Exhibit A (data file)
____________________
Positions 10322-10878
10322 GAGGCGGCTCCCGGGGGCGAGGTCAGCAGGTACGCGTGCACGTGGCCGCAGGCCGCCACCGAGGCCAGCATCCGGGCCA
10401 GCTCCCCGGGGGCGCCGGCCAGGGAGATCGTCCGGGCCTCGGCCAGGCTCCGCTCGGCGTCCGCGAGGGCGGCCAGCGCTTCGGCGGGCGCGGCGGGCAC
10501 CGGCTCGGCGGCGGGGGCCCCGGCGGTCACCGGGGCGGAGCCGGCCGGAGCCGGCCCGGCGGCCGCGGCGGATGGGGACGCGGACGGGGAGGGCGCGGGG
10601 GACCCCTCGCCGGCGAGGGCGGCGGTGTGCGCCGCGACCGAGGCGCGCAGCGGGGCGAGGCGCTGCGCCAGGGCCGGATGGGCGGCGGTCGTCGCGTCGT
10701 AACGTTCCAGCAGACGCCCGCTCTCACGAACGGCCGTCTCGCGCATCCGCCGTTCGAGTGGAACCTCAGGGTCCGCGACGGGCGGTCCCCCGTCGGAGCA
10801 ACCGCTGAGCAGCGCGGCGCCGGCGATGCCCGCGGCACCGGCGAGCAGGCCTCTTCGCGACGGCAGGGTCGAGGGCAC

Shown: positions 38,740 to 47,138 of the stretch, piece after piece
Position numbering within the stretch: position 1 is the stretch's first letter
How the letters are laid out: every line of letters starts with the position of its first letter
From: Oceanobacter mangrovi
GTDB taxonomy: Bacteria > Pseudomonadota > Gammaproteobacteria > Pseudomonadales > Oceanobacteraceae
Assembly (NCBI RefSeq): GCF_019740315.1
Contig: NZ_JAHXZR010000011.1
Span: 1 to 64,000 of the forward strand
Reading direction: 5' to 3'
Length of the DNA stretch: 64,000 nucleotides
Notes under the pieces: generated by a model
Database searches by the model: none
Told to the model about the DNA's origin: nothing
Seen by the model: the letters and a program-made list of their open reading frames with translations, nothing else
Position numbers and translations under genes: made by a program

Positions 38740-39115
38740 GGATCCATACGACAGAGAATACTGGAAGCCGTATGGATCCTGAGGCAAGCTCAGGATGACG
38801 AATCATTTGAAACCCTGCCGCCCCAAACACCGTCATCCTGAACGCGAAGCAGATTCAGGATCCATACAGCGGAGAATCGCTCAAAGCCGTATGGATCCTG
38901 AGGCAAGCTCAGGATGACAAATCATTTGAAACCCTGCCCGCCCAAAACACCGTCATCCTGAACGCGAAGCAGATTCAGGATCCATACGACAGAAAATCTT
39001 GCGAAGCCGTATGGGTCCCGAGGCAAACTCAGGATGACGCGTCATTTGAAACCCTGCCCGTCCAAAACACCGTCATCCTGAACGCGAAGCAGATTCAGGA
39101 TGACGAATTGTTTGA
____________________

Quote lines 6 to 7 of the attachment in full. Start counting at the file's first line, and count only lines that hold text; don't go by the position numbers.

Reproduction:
10701 AACGTTCCAGCAGACGCCCGCTCTCACGAACGGCCGTCTCGCGCATCCGCCGTTCGAGTGGAACCTCAGGGTCCGCGACGGGCGGTCCCCCGTCGGAGCA
10801 ACCGCTGAGCAGCGCGGCGCCGGCGATGCCCGCGGCACCGGCGAGCAGGCCTCTTCGCGACGGCAGGGTCGAGGGCAC